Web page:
Dr. Christian Groß receives Heinz Maier-Leibnitz-Preis
Dr. Christian Groß, a young research scientist working in the Quantum Many-Body Systems Division of Professor Immanuel Bloch at the Max Planck Institute of Quantum Optics (Garching near Munich), has been selected by the Deutsche Forschungsgemeinschaft DFG as one of the recipients of the Heinz Maier-Leibnitz Prize 2017.
The prize will be given to him at a public event in Berlin on 3rd May 2017. Dr. Groß has won the award endowed with prize money of 20.000 Euro for his outstanding contributions to the field of ultracold quantum matter.
The election committee appointed by the Federal Ministry of Education and Research and the President of the DFG donates this prize annually to 10 young scientists who have already established an independent scientific career since having gained their doctorates. The prize is intended to encourage the winners in pursuing their scientific careers.
Christian Groß studied physics at the Johannes-Gutenberg-Universität Mainz where he received his diploma in 2006. He then went to the the Ruprecht-Karls-Universität Heidelberg where he finished his doctoral thesis “Spin queezing and non-linear atom interferometry with Bose-Einstein-Condensates” in 2010. During his first year as a postdoc he continued to work in the research group “Synthetic Quantum Systems” of Prof. Markus Oberthaler who had been supervisor of his doctoral thesis. In 2011 his research work was honoured with the PhD thesis prize of the Section “Atoms, Molecules, Quantum Optics and Plasmas” of the the German Physical Society (DPG) as well as with the Ruprecht-Karls-Preis of the University of Heidelberg. Since 2011 he has been project leader in the Quantum Many-Body Systems Division of Prof. Immanuel Bloch at the Max Planck Institute of Quantum Optics (MPQ).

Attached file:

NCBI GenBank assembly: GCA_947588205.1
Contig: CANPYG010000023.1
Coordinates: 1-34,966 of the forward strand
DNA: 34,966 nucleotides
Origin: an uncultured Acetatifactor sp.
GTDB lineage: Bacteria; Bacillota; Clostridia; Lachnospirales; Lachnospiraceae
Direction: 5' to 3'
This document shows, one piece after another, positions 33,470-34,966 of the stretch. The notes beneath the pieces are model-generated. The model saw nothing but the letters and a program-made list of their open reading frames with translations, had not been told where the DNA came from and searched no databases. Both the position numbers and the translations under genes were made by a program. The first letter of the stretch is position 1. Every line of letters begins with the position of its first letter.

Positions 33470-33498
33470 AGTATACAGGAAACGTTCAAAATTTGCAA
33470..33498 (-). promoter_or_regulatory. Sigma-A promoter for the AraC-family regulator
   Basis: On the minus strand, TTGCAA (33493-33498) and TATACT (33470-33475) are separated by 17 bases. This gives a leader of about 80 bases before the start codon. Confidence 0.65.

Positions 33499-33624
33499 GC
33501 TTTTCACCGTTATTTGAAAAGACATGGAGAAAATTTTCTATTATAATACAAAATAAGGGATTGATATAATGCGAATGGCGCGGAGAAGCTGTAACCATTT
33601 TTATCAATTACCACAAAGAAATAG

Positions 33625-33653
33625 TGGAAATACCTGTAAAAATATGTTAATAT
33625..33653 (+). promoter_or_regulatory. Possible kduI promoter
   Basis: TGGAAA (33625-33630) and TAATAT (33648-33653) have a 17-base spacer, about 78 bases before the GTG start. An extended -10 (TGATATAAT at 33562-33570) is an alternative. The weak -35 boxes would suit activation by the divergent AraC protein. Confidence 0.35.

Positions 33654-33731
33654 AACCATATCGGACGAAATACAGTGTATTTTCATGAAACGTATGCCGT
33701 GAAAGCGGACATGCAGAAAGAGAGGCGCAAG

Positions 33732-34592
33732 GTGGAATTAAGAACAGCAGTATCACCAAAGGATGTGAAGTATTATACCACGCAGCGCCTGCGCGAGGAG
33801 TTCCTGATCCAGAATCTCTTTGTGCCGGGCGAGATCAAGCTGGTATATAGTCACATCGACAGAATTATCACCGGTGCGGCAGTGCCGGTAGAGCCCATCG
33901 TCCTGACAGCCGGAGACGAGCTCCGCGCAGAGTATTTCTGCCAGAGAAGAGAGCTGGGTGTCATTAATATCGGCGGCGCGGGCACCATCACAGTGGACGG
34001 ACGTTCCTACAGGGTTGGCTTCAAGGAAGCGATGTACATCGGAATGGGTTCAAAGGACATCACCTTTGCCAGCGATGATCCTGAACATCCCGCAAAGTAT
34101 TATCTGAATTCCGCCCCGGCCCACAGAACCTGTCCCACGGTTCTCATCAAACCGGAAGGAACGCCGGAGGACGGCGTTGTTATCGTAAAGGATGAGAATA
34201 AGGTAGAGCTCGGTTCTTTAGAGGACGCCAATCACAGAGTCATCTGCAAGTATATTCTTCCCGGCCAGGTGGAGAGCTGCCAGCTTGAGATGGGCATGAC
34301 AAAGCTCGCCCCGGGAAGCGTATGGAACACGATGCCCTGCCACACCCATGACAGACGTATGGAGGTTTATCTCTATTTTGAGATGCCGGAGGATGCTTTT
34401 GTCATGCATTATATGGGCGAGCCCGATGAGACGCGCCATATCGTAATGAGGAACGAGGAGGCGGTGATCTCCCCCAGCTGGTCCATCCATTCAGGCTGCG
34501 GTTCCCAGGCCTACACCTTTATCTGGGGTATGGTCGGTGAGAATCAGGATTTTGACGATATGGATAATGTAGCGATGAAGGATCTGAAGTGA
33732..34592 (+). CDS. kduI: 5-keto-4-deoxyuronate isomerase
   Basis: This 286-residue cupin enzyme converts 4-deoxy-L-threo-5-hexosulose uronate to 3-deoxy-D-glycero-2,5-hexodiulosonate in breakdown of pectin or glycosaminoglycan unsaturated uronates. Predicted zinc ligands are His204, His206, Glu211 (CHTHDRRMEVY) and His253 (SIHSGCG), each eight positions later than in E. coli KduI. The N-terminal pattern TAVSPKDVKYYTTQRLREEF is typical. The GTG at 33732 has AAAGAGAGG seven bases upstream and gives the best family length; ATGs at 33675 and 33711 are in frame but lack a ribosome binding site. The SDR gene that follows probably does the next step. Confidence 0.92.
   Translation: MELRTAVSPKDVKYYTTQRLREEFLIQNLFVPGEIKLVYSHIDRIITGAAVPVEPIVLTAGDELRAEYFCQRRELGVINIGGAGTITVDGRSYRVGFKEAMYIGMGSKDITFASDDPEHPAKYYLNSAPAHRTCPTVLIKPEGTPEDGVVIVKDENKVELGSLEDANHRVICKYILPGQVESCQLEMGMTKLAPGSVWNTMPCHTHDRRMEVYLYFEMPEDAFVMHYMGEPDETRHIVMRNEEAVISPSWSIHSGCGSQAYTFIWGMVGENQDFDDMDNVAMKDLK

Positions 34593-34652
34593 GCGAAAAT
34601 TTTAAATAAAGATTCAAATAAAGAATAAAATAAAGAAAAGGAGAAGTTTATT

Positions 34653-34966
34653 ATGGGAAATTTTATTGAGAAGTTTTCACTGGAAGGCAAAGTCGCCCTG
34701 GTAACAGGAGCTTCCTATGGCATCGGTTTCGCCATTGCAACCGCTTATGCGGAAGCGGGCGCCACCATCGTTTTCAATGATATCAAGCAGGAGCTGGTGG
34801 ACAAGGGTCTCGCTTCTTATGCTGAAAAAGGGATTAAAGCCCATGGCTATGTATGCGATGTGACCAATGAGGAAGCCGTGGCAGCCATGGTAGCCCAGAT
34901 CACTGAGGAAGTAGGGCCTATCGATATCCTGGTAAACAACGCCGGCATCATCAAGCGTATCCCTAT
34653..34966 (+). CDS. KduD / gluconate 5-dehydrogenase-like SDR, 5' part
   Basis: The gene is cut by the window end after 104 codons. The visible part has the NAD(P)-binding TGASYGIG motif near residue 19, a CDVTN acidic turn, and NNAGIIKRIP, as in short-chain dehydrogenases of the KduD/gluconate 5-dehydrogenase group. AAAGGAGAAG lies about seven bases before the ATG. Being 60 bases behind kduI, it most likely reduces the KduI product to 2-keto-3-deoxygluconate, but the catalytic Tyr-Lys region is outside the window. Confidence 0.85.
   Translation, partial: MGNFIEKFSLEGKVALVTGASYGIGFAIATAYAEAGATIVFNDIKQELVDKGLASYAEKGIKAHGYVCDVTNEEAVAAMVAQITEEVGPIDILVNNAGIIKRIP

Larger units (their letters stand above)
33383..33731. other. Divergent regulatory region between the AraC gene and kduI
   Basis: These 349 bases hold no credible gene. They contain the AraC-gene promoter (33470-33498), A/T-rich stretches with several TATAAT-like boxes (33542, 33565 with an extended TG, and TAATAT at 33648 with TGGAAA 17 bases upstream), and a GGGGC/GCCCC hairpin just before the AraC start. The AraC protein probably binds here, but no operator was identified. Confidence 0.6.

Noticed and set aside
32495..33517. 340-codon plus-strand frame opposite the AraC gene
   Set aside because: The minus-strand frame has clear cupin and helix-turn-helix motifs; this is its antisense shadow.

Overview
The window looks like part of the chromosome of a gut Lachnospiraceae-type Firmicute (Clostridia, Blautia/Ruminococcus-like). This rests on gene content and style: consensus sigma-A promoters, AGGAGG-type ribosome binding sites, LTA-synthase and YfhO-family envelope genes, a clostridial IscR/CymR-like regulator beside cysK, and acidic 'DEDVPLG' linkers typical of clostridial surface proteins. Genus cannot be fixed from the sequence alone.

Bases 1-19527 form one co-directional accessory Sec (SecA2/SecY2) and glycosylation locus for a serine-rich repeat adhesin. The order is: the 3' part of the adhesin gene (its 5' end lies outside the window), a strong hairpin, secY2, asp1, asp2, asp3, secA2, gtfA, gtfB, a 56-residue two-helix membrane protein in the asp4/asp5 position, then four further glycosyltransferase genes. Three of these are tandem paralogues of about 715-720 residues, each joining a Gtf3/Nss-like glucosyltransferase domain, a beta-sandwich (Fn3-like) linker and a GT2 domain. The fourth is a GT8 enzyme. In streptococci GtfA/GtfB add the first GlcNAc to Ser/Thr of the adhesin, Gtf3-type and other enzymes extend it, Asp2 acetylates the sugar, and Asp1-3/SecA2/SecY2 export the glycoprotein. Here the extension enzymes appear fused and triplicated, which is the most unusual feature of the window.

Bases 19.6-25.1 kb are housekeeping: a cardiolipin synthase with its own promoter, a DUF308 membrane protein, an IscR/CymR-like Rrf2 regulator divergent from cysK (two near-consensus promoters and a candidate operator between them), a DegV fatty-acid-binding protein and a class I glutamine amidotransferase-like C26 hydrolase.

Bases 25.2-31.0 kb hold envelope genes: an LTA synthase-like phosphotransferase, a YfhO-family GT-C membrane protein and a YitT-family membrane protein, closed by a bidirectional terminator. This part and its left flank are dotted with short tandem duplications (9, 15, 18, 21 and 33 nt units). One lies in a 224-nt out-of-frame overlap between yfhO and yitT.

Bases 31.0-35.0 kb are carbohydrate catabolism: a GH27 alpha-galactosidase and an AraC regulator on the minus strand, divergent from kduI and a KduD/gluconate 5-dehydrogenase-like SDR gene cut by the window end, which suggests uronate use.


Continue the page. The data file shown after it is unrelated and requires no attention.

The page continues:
In 2015 Christian Groß was winner of an ERC Staring Grant which enabled him to establish his research group “Rydberg dressed quantum many-body systems” in June 2016.
Dr. Groß studies the behaviour of ultracold quantum systems under a variety of aspects. Using bosonic and fermionic atoms in optical lattices he simulates different properties of condensed matter, among others the behaviour of quantum systems far away from equilibrium, or the emergence of magnetic correlations. Many of these investigations rely heavily on the use of the so-called quantum gas microscope – a tool which reveals the position of individual atoms on their particular lattice site. Olivia Meyer-Streng